China’s release of the 2023 edition of its “standard map” has offended friends and foes in equal measure. Ahead of the G-20 summit in New Delhi, India, Taiwan, and several Southeast Asian countries have joined the chorus to condemn China’s cartographic aggression.
The Philippines President Ferdinand R. Marcos Jr. is pushing for a joint statement of the Association of Southeast Asian Nations against the latest Chinese move.
The 2023 edition of China’s “standard map,” published Monday on China’s Ministry of Natural Resources website, staked claim on the Indian state of Arunachal Pradesh and the Aksai Chin plateau as Chinese territory. It also includes part of Malaysia’s maritime area off Borneo, as well as Taiwan and swaths of the South China Sea.
The Indian Minister of External Affairs, Dr. S. Jaishankar, has already called the move “absurd” and lodged a strong protest against it.
Rejecting China’s version of the map, the Philippines Department of Foreign Affairs issued a statement: “The latest attempt to legitimize China’s purported sovereignty and jurisdiction over Philippine features and maritime zones has no basis under the international law, particularly the 1982 United Nations Convention on the Law of the Sea (UNCLOS).”
The archipelago country also reminded China to abide by the 2016 Arbitral Award that invalidated the nine-dash line and set limitations to China’s maritime entitlements.
The relations between the two countries have strained further in recent times as China’s coast guard ship has blockaded the Philippines ships trying to replenish their troops protecting the second shoal island in the South China Sea.
“Strong official statements such as this are crucial for knocking down Chinese ‘made up’ territorial and maritime claims one by one,” Dr. Pooja Bhatt, a maritime security scholar, reacted to the development.
The Chinese map showed the famous U-shaped line covering about 90 percent of the South China Sea, a source of many of the disputes in one of the world’s most contested waterways, which see more than US $3 trillion of trade passing through it.
China’s U-shaped line loops as far as 1,500 km (932 miles) south of its Hainan Island and cuts into the exclusive economic zones (EEZs) of Vietnam, the Philippines, Malaysia, Brunei, and Indonesia.
Under the leadership of President Xi Jinping, China has turned the heat on the South China Sea. It has created a Chinese maritime militia, which is a sea border management and enforcement arm, asserting China’s oceanic rights and claims. It does have a secondary warfighting role, where it does not directly take part in hostilities but undertakes surveillance, reconnaissance, and logistical roles.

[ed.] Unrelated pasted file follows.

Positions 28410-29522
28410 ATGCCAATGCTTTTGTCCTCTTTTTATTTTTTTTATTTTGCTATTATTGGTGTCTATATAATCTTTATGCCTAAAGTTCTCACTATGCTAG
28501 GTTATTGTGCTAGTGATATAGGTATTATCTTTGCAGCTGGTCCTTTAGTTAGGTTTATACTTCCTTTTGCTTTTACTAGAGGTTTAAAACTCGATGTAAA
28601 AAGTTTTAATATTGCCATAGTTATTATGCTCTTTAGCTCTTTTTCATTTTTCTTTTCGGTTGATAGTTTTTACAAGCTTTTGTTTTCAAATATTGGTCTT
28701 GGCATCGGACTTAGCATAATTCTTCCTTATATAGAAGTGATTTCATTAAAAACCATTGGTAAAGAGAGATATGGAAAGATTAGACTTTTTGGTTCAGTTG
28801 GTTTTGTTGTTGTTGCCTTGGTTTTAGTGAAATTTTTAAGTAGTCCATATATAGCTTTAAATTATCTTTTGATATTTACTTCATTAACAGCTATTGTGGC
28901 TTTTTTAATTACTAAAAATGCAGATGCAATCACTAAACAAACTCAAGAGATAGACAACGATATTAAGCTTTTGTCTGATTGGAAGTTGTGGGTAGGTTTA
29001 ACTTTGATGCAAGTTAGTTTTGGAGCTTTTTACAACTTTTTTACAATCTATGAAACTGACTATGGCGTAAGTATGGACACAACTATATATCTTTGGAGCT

The latest map includes the democratically-governed island of Taiwan as part of China’s territory. Asked about it, Taiwan’s foreign minister spokesperson, Jeff Liu, categorically denied Taiwan being part of China. “No matter how the Chinese government twists its position on Taiwan’s sovereignty, it cannot change the objective fact of our country’s existence,” Liu said at a press briefing.
Indonesia doesn’t claim any physical territory in the South China Sea but is embroiled in a dispute with China over fishing rights in the Indonesian EEZ. Its Foreign Ministry said on August 31 that depictions of territorial boundaries should comply with UNCLOS.
Malaysia also unequivocally rejected the latest map from China. “The map has no binding effect on Malaysia. Malaysia is consistent in its position of rejecting any foreign party’s claims to sovereignty, sovereign rights and jurisdiction on Malaysia’s maritime features or maritime area based on the 1979 Map,” said the statement, referring to a Malaysian map showing the territorial waters and continental shelf boundaries of Malaysia.
The 43rd ASEAN summit is scheduled in Jakarta, Indonesia, from September 5 to 7. The ASEAN countries are in talks to release a joint statement regarding the unilateral
Vice Admiral AB Singh, a retired Indian Navy officer who headed both Eastern and Western Naval Command, said: “Outright rejection of the claim is essential, and the Indian text appears to focus on the Indo-China land border, the maritime dimension appears to be completely missing in our statement. It is the larger problem of the world’s inclusive ASEAN countries – not bilateral between India and China.”
The Chinese attempt at redrawing the map has not left even Russian territory untouched. Moscow and Beijing resolved their century-old boundary disputes two decades ago. The Parliaments of both countries ratified the agreement in 2005, but China’s new map has brought renewed scrutiny to the deal.
The ownership of Bolshoy Ussuriysky Island, or Heixiazi, located at the confluence of two border rivers, is legally shared between the two countries. But the Chinese map depicts the entire 135-square mile of the island into its easternmost territory. The Kremlin has not commented on the map.
However, Beijing said India should stop hyperventilating on the map and call it a routine move that is done according to local law to assert its sovereignty.
- Ritu Sharma has been a journalist for over a decade, writing on defense, foreign affairs, and nuclear technology.
- She can be reached at ritu.sharma (at) mail.com